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I now want to start using a more efficient motor, so I bought the 12V 4000RPM version of this motor (pictured below this message). I removed the old motor and connected up the new one. It gives the same beeping sounds when I calibrate it with the software, but after that, it doesn’t move at all. I use the exact same code and ESC setup with the new and the old motor. I tried the Go code I used for the other motor, and also tried some other example Python code with which the other motor also works great.
The wiring info of the new motor has 6 wires, as compared to the only 3 of the old motor. The wiring diagram of the new motor looks like this:
I connected it as follows:
- the + of the ESC => red wire of the motor
- the – of the ESC => black and the blue wire of the motor
- the PWM signal of the ESC => yellow wire of the motor
I’m not sure if this is the correct way, but it’s the best I could come up with. I’m not sure whther the
-/minus of the ESC should also be connected to the blue wire, so I tried it both connected and disconnected. But none of my attempts make the motor spin.
And from here I’m kinda lost. Seeing that I’m more of a software guy than an electronics guy I don’t really know how to debug such a hardware problem.
Could anybody give me some pointers on what the problem might be, and more importantly, how you go about debugging something like this? All tips are welcome!
- 2The instructions show a 10K pot on green,yellow,blue. I would suggest trying that : the pot should provide speed control. (with Red and Black to the PSU, and leave grey open or grounded to change direction). – Brian Drummond Aug 4 at 16:01
- @kramer65, so, shall we carry on? diy.stackexchange.com/questions/201721/… – tlfong01 10 hours ago
- 1Hello, and welcome to Home Improvement. Unfortunately, this has nothing to do with home improvement. You should probably take our tour so you’ll know you’ll know the details of contributing here. – Daniel Griscom 6 hours ago
- 4I’m voting to close this question because it has nothing to do with home improvement. – Daniel Griscom 6 hours ago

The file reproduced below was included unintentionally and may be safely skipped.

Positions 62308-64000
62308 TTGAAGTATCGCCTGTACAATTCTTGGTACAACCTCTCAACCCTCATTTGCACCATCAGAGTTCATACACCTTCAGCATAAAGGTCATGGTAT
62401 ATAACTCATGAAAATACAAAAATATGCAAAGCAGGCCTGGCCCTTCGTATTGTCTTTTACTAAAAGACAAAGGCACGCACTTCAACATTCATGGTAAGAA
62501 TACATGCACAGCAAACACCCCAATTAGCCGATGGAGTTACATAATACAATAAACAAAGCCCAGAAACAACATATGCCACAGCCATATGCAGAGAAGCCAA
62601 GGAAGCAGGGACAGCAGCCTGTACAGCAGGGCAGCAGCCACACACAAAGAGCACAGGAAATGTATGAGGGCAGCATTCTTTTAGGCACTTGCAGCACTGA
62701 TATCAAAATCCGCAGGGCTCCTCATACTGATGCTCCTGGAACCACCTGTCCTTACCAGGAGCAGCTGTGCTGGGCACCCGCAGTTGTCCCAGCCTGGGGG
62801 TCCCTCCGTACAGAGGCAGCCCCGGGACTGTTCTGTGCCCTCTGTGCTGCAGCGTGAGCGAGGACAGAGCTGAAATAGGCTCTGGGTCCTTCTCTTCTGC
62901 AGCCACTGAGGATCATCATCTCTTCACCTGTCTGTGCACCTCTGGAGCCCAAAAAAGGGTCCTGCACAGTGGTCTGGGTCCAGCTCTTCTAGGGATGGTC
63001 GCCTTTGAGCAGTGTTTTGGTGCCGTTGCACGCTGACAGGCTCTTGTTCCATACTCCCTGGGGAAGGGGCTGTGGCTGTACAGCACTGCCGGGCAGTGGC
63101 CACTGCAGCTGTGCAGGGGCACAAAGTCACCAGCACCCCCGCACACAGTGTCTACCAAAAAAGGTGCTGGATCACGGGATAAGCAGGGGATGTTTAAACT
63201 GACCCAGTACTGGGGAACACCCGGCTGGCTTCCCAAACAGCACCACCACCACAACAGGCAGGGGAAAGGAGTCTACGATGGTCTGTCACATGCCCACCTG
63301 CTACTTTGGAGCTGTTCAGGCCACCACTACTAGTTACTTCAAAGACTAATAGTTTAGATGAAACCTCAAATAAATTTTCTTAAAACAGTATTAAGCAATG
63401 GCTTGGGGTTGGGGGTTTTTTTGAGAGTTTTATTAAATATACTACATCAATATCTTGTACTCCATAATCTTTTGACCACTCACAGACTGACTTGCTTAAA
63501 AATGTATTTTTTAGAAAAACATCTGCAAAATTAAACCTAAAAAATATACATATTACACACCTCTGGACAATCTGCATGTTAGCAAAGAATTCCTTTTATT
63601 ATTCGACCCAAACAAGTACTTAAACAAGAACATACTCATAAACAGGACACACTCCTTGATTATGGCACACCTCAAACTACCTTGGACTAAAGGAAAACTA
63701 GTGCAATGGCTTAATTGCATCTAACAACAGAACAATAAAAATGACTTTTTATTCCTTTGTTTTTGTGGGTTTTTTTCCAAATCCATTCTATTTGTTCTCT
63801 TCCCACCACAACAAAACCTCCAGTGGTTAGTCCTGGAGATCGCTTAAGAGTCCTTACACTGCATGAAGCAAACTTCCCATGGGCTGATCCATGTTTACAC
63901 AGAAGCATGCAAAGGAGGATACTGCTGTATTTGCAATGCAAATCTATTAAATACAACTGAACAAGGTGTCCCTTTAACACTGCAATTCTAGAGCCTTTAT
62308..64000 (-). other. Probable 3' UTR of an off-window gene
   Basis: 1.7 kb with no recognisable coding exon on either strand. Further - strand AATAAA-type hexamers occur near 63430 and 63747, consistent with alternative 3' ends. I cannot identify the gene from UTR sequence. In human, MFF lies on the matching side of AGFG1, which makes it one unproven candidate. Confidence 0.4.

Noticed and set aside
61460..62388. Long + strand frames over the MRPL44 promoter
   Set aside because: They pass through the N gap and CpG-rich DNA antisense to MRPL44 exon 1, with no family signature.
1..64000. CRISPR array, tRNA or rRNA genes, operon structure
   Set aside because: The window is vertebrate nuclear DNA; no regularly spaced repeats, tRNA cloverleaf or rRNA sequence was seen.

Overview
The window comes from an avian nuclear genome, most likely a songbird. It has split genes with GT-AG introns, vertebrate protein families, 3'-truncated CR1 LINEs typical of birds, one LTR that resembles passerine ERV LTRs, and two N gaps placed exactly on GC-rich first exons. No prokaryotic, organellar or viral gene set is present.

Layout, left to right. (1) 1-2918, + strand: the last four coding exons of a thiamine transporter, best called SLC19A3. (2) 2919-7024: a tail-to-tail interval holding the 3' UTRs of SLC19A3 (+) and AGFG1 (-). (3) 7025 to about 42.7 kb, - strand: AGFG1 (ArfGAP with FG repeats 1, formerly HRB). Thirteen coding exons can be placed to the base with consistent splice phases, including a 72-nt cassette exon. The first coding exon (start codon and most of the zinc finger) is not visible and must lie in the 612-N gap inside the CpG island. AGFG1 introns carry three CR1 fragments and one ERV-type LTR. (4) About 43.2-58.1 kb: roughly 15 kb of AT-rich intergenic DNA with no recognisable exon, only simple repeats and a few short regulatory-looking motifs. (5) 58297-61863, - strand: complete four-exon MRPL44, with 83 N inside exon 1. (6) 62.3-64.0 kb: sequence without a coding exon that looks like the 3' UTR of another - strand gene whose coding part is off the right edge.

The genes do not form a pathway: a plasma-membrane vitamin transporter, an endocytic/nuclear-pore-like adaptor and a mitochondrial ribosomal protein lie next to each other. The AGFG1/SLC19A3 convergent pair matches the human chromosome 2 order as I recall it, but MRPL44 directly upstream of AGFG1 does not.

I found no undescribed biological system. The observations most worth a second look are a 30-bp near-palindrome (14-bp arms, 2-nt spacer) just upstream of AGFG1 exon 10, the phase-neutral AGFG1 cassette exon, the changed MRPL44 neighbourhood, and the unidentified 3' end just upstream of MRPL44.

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How to troubleshoot a BLDC motor?
Note: This question was migrated from Electrical Engineering Stack Exchange because it can be answered on Home Improvement Stack Exchange. Migrated 2020aug23hkt1221.
Part A – TLDR
All my life I have been playing with toy DC motors, and I know them very well. However I have almost zero knowledge and experience on BLDC motors. I know that drones use BLDC motors, but actually I never owned any RC toys in my life, not to mention RC drones.
I also know quite a lot about 5V/12V regulated power supplies for toy motors, but I don’t know what is ESC, and I have never seen the real ESC thing in my life.
I need to introduce my sub newbie knowledge and experience on BLDC motor because I must warn the experienced RC guys that I am ignorant in RC, so bear with me talking stupid RC stuff. RC Ninjas can skip the following parts basic parts and start with the real BLDC thing.
But I would appreciate it very much if anyone can point out my misunderstanding on RC, ESC, and BLDC, so I can make corrections ASAP, before letting EE SE losing too much face, …
Part B – Googling and Wikiing on BLDC Motors
So I wikied and sursprisingly found that BLDC is much more complicated than the stupid DC motor, because inside it there is a switching power supply providing AC current, and most amazingly is that there is a control loop driver controlling the speed and torque of the motor.
This is indeed exciting, because I am starting to learn some control engineering theory and practice. Now I can boast to my bad friends that I am not just an plain vanilla EE hobbyist, but also a computing and control hobbyist. So my bad Anono friends should from now on respect me much more than I deserve, …
Part C – BLDC Motor, A case study
I found that the OP’s BLDC motor is a bit expensive, and also high speed, high torque (5,000rpm!). I think this scary 5,000 rpm motor is too dangerous for me newbie to handle. So I searched AliExpress for a poor hobbyist affordable (US$20), and also newbie save gear model with a speed range of 10 rpm to 500 rpm. The most important thing is that the both the OP’s expensive and my cheap motors are using the same BLDC standard of 6 pin colour coded connector.